Nick Dwyer keen to resume world trip after dramatic rescue

ICRA Boat of the Year ‘Joker II’ to seek first hat-trick of class one titles at Royal Cork

 

Former Royal St George Yacht Club sailor Nick Dwyer from Dún Laoghaire recalled his “moment of terror” during a capsize off Sydney, Australia on Wednesday.

The Irish long distance voyager and his round-the-world cruise companion Barbara Heftman were rescued unharmed off the coast of New South Wales after their ketch became disabled in heavy weather.

The couple’s four-day ordeal aboard their 12-metre Val, escalated from a broken rudder to capsize in waves the “size of buildings”.

The pair said New South Wales marine police were “absolute heroes” after their dramatic rescue on Wednesday, some 210 nautical miles (390km) off the Sydney coastline.

Dwyer (55), who learned to sail in Dún Laoghaire and emigrated from Ireland to the UK in the 1980s, aims to find the abandoned yacht that doubles as his home when storms abate. The intention is to carry out repairs and recommence the 10-year cruise that ended so abruptly on passage from New Zealand this week.

Dwyer’s sister Sarah Byrne, a director of the Irish Sailing Association, told The Irish Times that “the pair are both seasoned sailors and the experience is unlikely to put them off returning to the sea”.

Crosshaven battle

Dublin yacht Joker II was named Irish Cruiser Racer Association (ICRA) Boat of the Year at last weekend’s ICRA Conference in Limerick. The eight-man J109 crew, skippered by John Maybury, have declared their intention to seek a first ever hat-trick of class one titles at this year’s ICRA National Championships at Royal Cork in June.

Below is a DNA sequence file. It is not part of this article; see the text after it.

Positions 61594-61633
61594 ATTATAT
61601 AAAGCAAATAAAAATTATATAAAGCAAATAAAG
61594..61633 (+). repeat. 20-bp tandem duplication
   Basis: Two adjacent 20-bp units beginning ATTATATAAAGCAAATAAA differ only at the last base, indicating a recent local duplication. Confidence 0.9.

Trial horses on home waters will not be in short supply in the run-up to the Crosshaven battle because Dublin Bay Sailing Club (DBSC) is about to unveil one of its most potent ever cruiser divisions. This summer’s Sherry FitzGerald-sponsored DBSC season gets under way in six weeks time, and Maybury’s class one will have an ultra-competitive 20-boat fleet, of which 13 are J109s.

The buoyant numbers are a boost for cruiser racing that will see a major circuit of fixtures around the coast between June 9th and July 9th, as follows:

June 9th-11th: ICRA Nationals, Royal Cork Yacht Club

June 14th: Dún Laoghaire to Dingle, National Yacht Club

June 21st-24th: Sovereigns Cup, Kinsale Yacht Club

July 5th-8th: WIORA, Aran Islands

July 6th-9th: Dún Laoghaire Regatta

Strong team

Twenty-three boats are so far confirmed with a target of 30 for Kinsale Yacht Club’s staging of the Half Ton Classic Cup this August. French boats have yet to declare, which means the West Cork club is likely to exceed its target.

Ireland will field a strong team with Checkmate XV, Harmony, The Big Picture and King One all set for the trip from Dublin. Cork’s George Radley will sail his latest half tonner, Cortegado.

Six Irish sailors, including both of Annalise Murphy’s parents, will sit on seven World Sailing committees from 2017 to 2020. Murphy’s mother Cathy MacAleavey from the National Yacht Club is on the equipment committee while father Con, a Rio 2016 race officer, is on the race management committee.

There are other appointments for former Irish Sailing and Canada Sailing chief Paddy Boyd on the offshore and oceanic committee and Olympian Bill O’Hara from Ballyholme Yacht Club who sits on both the racing rules and umpires group.

A fourth team for the Volvo Ocean Race 2017-18 is now confirmed; it will be revealed later this month. With more than seven months to go before the beginning of the next race in October, the new campaign joins Team AkzoNobel, Dongfeng Race Team and Mapfre in early preparations for the 2017-18 start line in Alicante.

The one-design concept has reduced the need for teams to begin their campaigns as early as in previous editions, according to race chief executive Mark Turner.

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